I have not tried doing something like that.
The race condition would be something along the lines of the following,
with the <number> being the init script number which refers to the
sequence that is gets executed in.
<70> send remove host to sensu
<70> send api call to create stash saying client has been removed
<75> shutdown sensu client
The reason I have the stash is that after I send the call to remove the
host <70>, the sensu-client still has time to send another keep-alive.
If that keep-alive comes in then the client will get added back in and
we would thus have an alert on a "phantom" host.
By creating the stash and modifying the keepalive handler, before an
alert is sent it will check the stashes to see if the host has be given
a "remove" status and thus don't alert on it as it is being shutdown
Here are the modified handlers
This is what we use to send the call
the init script to the server
Here is a copy of the kill script
<https://gist.github.com/mattyjones/79e018a65ee8d81a8d41> that we drop
On Sun, Dec 13, 2015 at 2:01 PM, Jonathan Ballet <email@example.com > <mailto:firstname.lastname@example.org>> wrote:
Thanks for your answer! Have you tried to write a solution where you
were having custom keep ajgtdp sent by the client, like "I should be
sending the next keep alive in 20 seconds"?
I'm not sure I understand the race condition you are talking about,
would you care to explain?
Also, when you speak about 70 and 75, are you referring to the init
script number which removes the stash and starts the Sensu client?
On December 11, 2015 3:09:45 PM CET, matty jones <email@example.com > <mailto:firstname.lastname@example.org>> wrote:
Write an init script that upon graceful shutdown makes an api
call to pull the client from monitoring and create a stash. Then
modify then keep alive handler to check for this stash before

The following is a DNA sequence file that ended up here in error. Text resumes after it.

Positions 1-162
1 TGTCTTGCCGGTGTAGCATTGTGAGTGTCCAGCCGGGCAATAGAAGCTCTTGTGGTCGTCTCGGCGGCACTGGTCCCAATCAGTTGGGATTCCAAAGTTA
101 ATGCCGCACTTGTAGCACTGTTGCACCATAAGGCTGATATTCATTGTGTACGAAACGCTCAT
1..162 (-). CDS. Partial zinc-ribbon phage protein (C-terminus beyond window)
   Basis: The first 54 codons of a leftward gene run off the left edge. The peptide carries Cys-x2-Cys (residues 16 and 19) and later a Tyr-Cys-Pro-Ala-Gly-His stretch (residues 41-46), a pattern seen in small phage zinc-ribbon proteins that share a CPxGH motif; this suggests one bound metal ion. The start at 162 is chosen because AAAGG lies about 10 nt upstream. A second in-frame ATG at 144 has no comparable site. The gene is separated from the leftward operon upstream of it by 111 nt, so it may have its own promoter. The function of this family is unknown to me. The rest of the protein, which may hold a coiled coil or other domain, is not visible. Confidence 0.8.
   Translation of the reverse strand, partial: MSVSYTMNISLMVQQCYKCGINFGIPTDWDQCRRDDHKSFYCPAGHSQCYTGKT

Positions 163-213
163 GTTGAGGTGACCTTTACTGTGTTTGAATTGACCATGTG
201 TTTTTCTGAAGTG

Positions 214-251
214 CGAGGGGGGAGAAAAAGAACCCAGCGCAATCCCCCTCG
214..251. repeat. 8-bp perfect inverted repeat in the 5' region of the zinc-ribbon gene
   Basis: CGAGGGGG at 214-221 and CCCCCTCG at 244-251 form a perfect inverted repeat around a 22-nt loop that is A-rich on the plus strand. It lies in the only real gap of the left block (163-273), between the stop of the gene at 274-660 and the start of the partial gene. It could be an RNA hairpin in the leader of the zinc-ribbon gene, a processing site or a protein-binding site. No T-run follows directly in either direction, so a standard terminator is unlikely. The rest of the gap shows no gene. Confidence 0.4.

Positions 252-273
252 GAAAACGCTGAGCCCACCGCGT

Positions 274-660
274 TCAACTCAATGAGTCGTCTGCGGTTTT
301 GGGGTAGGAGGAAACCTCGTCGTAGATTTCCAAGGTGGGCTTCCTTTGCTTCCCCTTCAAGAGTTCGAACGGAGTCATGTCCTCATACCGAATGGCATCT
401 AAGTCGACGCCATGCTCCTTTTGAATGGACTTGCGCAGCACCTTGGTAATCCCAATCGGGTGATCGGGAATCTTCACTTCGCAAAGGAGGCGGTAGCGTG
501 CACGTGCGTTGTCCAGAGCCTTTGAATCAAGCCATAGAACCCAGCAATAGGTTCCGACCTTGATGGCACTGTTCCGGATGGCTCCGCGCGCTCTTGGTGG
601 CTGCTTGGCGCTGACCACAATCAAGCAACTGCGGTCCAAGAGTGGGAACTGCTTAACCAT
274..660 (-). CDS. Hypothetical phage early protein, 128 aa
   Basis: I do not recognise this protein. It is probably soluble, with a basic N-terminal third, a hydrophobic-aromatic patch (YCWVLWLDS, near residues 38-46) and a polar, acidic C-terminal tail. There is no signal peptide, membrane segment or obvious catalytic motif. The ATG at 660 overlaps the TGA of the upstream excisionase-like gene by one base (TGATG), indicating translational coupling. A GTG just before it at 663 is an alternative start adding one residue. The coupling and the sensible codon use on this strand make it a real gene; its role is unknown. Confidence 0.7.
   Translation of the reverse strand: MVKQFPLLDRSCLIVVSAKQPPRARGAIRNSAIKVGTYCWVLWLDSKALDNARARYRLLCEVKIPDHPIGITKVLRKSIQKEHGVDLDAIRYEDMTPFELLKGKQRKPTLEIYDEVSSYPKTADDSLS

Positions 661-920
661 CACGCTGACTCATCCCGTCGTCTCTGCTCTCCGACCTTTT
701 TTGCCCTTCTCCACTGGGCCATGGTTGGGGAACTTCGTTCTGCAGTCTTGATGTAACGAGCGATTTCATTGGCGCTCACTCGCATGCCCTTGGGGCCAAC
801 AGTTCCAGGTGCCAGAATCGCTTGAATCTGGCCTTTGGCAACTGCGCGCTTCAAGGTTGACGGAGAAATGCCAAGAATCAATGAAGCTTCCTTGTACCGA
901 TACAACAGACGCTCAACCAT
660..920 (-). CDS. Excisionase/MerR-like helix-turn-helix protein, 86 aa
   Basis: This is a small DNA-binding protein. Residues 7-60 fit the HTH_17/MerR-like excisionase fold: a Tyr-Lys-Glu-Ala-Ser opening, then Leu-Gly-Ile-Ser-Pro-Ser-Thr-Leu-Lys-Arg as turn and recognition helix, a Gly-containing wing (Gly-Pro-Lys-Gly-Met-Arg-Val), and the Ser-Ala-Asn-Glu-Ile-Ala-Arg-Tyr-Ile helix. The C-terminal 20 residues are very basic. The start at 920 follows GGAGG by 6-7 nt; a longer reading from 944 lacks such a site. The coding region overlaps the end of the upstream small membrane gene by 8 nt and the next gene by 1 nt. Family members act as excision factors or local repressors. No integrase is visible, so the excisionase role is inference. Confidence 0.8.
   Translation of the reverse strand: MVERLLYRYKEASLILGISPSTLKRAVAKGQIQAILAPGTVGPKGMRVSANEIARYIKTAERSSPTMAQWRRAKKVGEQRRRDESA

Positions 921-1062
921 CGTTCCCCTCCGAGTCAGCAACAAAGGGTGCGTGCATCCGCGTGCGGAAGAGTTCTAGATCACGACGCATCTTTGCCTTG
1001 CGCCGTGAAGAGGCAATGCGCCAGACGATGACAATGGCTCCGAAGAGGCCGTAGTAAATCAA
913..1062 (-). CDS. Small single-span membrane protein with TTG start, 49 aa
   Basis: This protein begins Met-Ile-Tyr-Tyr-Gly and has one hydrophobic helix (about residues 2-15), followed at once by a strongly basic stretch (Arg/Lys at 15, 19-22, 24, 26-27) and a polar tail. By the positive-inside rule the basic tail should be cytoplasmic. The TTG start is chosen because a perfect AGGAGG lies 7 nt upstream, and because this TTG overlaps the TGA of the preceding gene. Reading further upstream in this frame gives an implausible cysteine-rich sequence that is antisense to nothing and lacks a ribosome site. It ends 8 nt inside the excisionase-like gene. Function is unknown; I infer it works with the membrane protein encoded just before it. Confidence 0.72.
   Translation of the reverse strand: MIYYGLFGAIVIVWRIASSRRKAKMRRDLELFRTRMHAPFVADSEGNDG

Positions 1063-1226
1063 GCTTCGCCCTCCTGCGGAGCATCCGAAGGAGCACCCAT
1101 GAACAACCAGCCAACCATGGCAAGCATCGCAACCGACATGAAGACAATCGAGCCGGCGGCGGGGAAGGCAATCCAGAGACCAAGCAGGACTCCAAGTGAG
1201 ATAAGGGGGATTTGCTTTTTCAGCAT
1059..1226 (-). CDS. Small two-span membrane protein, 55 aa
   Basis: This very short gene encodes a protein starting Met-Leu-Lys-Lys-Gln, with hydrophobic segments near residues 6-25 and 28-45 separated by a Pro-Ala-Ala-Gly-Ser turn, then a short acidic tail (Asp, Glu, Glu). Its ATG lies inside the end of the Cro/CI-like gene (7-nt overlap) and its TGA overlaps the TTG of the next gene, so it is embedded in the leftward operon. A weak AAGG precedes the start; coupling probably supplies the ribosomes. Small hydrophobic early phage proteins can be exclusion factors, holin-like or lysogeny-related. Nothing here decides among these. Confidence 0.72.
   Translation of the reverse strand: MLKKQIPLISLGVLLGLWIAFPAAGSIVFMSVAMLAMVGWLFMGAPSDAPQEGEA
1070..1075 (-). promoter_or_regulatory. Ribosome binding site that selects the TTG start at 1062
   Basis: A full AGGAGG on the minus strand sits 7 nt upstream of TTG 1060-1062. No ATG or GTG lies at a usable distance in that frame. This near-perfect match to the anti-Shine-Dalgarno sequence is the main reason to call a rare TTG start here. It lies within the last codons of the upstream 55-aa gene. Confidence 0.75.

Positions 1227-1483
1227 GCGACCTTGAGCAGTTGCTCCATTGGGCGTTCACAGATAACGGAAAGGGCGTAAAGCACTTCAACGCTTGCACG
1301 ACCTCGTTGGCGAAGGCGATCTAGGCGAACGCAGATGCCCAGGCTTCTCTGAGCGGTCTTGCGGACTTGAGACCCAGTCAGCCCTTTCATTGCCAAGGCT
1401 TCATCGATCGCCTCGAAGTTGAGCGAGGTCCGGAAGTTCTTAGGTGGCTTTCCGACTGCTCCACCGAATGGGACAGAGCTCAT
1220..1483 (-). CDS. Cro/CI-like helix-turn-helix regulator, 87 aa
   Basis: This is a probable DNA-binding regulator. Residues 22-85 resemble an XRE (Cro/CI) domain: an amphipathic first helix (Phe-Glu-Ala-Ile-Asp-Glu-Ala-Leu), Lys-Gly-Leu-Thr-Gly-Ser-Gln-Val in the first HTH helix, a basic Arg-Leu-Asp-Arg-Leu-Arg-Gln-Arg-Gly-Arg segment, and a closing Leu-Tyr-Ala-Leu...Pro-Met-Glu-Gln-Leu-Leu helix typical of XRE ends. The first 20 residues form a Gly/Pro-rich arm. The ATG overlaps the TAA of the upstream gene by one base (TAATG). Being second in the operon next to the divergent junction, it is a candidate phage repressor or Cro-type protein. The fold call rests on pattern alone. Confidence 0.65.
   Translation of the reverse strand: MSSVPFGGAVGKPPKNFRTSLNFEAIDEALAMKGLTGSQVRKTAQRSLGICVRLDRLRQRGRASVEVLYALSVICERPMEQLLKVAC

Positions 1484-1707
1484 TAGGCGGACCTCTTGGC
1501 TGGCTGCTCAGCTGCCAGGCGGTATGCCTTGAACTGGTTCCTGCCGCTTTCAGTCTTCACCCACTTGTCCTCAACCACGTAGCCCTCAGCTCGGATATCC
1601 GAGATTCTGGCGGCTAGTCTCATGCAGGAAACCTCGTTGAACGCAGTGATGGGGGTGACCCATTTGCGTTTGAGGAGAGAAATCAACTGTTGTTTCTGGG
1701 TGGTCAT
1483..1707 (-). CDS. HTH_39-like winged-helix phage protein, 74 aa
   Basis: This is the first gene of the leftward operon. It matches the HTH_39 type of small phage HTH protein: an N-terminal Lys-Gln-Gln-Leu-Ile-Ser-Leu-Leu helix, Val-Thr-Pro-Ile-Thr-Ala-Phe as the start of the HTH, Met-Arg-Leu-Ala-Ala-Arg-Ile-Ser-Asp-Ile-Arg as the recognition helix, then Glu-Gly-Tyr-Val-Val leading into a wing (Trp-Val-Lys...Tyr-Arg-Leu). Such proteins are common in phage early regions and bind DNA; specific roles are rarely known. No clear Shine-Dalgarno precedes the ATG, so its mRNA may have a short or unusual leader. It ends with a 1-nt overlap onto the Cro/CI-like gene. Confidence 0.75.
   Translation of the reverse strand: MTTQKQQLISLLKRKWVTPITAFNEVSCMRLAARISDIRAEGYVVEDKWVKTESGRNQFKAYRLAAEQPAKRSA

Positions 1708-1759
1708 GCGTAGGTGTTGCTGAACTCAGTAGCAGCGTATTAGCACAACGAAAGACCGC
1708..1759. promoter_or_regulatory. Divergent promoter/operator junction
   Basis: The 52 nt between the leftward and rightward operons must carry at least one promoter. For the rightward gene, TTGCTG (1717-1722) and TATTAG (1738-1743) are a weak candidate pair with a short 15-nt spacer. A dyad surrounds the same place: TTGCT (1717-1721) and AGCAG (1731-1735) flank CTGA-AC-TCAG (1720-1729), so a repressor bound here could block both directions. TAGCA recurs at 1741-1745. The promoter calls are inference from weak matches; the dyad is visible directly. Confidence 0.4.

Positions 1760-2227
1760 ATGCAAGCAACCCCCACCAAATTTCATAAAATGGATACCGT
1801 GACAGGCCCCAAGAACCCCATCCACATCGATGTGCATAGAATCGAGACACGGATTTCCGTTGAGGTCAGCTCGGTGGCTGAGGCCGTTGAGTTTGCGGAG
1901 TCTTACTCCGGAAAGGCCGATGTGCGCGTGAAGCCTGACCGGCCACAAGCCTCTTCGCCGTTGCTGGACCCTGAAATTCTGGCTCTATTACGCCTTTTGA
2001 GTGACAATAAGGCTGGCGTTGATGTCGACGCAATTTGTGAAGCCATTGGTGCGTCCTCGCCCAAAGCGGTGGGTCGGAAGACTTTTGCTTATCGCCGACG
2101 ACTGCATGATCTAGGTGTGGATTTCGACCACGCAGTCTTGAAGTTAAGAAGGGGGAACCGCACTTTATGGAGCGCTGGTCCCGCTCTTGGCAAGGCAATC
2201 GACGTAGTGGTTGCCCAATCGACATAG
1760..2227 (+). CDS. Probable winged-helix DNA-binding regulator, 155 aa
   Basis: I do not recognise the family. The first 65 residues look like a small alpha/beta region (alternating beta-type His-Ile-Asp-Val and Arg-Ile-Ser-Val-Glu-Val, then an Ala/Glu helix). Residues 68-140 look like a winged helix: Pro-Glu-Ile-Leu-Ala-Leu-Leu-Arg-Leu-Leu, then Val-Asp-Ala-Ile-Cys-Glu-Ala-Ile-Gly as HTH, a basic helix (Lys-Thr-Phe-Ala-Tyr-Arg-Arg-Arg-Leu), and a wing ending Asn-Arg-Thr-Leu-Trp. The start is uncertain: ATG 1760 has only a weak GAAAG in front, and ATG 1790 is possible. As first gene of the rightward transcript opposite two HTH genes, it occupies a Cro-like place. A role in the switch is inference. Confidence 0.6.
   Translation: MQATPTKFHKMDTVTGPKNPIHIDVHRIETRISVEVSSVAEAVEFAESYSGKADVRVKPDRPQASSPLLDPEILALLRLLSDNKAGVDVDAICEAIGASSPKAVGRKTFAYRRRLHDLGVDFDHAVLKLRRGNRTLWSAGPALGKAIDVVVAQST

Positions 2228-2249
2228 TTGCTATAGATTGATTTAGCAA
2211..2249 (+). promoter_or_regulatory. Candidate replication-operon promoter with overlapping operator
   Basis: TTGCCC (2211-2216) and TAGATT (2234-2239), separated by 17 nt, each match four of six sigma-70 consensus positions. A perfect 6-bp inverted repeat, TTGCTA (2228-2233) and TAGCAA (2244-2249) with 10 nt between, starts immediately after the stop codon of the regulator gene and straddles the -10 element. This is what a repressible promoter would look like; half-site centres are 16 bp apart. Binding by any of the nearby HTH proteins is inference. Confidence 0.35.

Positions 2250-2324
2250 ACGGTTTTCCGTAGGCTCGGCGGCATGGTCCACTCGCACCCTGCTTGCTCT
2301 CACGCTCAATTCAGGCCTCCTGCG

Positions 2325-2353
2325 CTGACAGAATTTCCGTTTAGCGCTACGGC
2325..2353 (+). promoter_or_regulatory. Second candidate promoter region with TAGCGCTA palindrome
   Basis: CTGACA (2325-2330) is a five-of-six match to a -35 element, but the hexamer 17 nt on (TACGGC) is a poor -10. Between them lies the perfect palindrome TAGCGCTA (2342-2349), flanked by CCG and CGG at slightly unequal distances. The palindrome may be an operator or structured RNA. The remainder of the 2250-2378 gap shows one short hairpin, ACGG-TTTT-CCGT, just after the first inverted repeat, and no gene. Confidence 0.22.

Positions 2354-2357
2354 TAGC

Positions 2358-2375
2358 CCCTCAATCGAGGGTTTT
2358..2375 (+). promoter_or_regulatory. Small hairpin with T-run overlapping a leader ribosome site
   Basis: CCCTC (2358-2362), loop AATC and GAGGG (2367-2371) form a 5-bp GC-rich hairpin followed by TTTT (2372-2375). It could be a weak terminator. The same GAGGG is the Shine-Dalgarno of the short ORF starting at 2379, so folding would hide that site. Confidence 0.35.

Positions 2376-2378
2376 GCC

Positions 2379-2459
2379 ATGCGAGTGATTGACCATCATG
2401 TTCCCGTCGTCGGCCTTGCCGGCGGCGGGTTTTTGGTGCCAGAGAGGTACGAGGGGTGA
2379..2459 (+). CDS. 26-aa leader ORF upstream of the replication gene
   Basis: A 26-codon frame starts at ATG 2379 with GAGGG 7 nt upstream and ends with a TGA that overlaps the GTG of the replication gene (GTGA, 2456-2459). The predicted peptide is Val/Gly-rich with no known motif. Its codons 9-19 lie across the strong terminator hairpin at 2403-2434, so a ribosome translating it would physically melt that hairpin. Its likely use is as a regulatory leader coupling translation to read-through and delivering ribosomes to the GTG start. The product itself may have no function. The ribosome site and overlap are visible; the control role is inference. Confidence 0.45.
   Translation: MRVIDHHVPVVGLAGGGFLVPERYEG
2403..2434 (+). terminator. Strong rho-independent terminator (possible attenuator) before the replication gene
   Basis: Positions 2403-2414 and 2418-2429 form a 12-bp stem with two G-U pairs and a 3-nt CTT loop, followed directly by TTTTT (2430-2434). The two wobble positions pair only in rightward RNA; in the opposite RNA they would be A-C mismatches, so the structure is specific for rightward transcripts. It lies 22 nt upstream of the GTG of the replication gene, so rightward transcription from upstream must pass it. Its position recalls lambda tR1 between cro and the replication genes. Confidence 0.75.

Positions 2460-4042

sending an alert.
The stash is used solely to prevent a race condition where a
client would get added back in after it was pulled. I time it
fairly close, we have the kill script kicked at 70 and
sensu-client gets pulled at 75 I believe.
On Dec 11, 2015 8:47 AM, "Bryan Brandau" <email@example.com > <mailto:firstname.lastname@example.org>> wrote:
It is similar logic that is done in a aws decommission
handler. You’ll want to check for stopped instances and
remove the client from sensu. When they come back up they
will register again and everything will be happy.
For an overview of logic that I’m talking about, see here:
On Fri, Dec 11, 2015 at 6:06 AM, Jonathan Ballet > <email@example.com <mailto:firstname.lastname@example.org>> wrote:
we have some fairly large (and expensive) instances on
AWS which we use only 6 to 10 hours each day to run some
We are in the process of starting/stopping the instances
at the times when we want the computation to be done to
save a bit on the bill.
These instances are monitored by Sensu and each of them
run the Sensu client, which pings back to the server
every once in a while with the keepalive function. If we
just shutdown the instances for several hours, we will
have keepalives warnings popping up in our reporting
system. How should I approach this kind of behavior?
Ideally, I would like to say something like : "I know
this instance is supposed to run every days at midnight,
don't produce any keepali ve (or other) warnings until
the moment I stop and next midnight", but I'm not sure
how I should do that. Creating a stash via the Sensu API
Do you have any other possible solution to this problem?
Matt Jones @DevopsMatt
Infrastructure Engineer - Yieldbot Inc. <http://yieldbot.com/>
Core Contributor - Sensu Plugins <http://sensu-plugins.github.io/>
Co-Organizer - Boston Infrastructure Coders